Sign Historical Group
U.S. Air Force Admits
Flying Disk Mystery,
To Intercept Saucers
Lobo (Campus newspaper for U. New Mexico), April 4, 1952
"Green Fireballs" and other flying objects of unknown
which received a 6,000,000-circulation "ride" in
Parade, Albuquerque Journal Sunday magazine, have received
even fuller treatment in Life Magazine, which goes on the newsstands
Dr. Lincoln LaPaz, UNM meteoriticist, expressed a deep satisfaction
today that the U.S. Air Force admits in the Life story the existence
of "unexplained luminous objects in the skies."
LaPaz says that the action of the Air Force in officially ordering
military aircraft to intercept and recover the unknown objects
brought to mind similar orders issued in the days of the Japanese
paper balloons back in 1944-45.
Out of some 34 sightings of "fireballs," flying saucers,
and other unexplained phenomena by the most reliable observers,
Life Magazine has selected 10 incidents which are the most
sensational of the lot.
Eight of the 10 happened in southwestern skies and six of them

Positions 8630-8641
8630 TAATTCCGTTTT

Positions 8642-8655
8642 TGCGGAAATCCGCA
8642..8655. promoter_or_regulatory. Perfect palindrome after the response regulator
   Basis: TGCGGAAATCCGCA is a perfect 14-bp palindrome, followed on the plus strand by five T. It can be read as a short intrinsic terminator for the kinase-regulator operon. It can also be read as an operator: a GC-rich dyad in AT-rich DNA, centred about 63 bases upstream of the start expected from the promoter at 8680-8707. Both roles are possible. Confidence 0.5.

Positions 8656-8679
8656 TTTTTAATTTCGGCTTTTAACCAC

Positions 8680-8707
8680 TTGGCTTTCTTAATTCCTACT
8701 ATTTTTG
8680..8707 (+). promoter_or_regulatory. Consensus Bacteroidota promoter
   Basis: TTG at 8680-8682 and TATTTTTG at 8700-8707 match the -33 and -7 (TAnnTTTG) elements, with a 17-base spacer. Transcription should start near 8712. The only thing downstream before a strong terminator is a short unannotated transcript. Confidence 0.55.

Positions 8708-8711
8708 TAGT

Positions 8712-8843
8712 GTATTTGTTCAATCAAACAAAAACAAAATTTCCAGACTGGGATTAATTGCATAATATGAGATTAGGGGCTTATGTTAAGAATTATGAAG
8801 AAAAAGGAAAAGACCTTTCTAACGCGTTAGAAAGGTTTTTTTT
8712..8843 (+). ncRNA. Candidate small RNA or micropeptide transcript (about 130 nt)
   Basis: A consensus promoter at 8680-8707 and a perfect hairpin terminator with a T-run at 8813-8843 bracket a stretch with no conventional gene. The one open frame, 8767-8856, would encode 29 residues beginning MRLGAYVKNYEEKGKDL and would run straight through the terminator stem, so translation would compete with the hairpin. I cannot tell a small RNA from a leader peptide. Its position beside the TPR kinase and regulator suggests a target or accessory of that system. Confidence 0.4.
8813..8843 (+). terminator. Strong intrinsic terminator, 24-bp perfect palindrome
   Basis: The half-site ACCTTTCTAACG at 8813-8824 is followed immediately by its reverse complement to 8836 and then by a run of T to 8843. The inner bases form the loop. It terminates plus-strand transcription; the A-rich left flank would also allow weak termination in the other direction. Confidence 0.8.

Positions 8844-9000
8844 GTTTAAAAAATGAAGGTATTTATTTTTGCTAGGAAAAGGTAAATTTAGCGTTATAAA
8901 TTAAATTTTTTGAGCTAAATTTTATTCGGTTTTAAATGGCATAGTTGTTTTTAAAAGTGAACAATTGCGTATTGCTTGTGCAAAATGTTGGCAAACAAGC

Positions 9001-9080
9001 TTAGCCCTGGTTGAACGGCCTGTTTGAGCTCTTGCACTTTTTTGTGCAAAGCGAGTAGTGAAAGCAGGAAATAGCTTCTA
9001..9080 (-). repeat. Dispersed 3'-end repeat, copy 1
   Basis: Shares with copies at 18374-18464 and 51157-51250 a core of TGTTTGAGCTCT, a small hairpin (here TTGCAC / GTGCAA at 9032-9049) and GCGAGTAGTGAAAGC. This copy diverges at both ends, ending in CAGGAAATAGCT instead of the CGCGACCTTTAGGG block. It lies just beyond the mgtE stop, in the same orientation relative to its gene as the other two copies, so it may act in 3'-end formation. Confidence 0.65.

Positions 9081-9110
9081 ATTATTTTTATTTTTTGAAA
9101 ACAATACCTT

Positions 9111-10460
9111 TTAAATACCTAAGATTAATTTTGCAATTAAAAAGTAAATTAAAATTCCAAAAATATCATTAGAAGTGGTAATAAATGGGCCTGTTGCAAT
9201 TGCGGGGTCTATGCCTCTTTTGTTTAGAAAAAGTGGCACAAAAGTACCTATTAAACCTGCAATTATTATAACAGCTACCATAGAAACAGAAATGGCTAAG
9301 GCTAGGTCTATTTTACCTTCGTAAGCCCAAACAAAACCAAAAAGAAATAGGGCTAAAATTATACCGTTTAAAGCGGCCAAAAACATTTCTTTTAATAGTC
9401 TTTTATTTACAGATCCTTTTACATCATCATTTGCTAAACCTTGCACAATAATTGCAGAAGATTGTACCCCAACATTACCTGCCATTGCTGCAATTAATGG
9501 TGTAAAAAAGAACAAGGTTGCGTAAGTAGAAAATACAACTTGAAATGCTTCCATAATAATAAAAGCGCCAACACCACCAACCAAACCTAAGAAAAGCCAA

within the boundaries of New Mexico.
The leadoff incident, featured in a colored painting by Mrs.
Lincoln LaPaz, tinted the snowcovered Sandia mountains a
bright greenish hue at dusk in January, 1949. This fireball
was witnessed by myriads of observers all over New Mexico
Incident No. 3, a fast high flying ellipsoid in the skies
was reported by J. Gordon Vaeth, a Naval Research aeronautical
engineer, as he and his group of five technicians were preparing
to launch a Skyhook balloon near Arrey, New Mexico, at 10:20 a.m.,
April 24, 1949.
In the summer of 1948 [August 20, 1949], Prof. Clyde Tombaugh,
formerly a member of the UNM astronomy department and now director of
the Optical Trajectory Section, White Sands Proving Grounds, sighted in
the sky at 11 p.m. a strange cigar-shaped "ship" which
gave off a blue-green glow.
For incident five, Life Magazine authors, H.B. Darrack Jr. and
Robert Ginna, reported they were not at liberty to use the
observer's name because as an Air Force officer he holds a
top military post at a key atomic base.
This anonymous officer picked up on his radar equipment five
apparently metallic objects flying south at tremendous speed
and will probably tie in this incident with Alamogordo or
Sandia Base. No location is given.
Incident eight has a local setting for as recently as Feb 18,
1952, C. F. Redman, photographer, and W. S. Morris, newsdealer,
both of Albuquerque, saw two "long, gleaming silver
objects" hovering over Tijeras Canyon at 6:45 a.m.
Life reproduced pictures of Redman, Morris and others making
gestures of how the space objects appeared to them.
At least 165 people reported in observations of incident 10
which occurred on Nov. 2, 1951, at the beginning of an
"epidemic" of "green fireballs" to which
the Southwest was subjected for a month or more.
Life's conclusions were:
They are not psychological phenomena.
They are not products of U.S. research.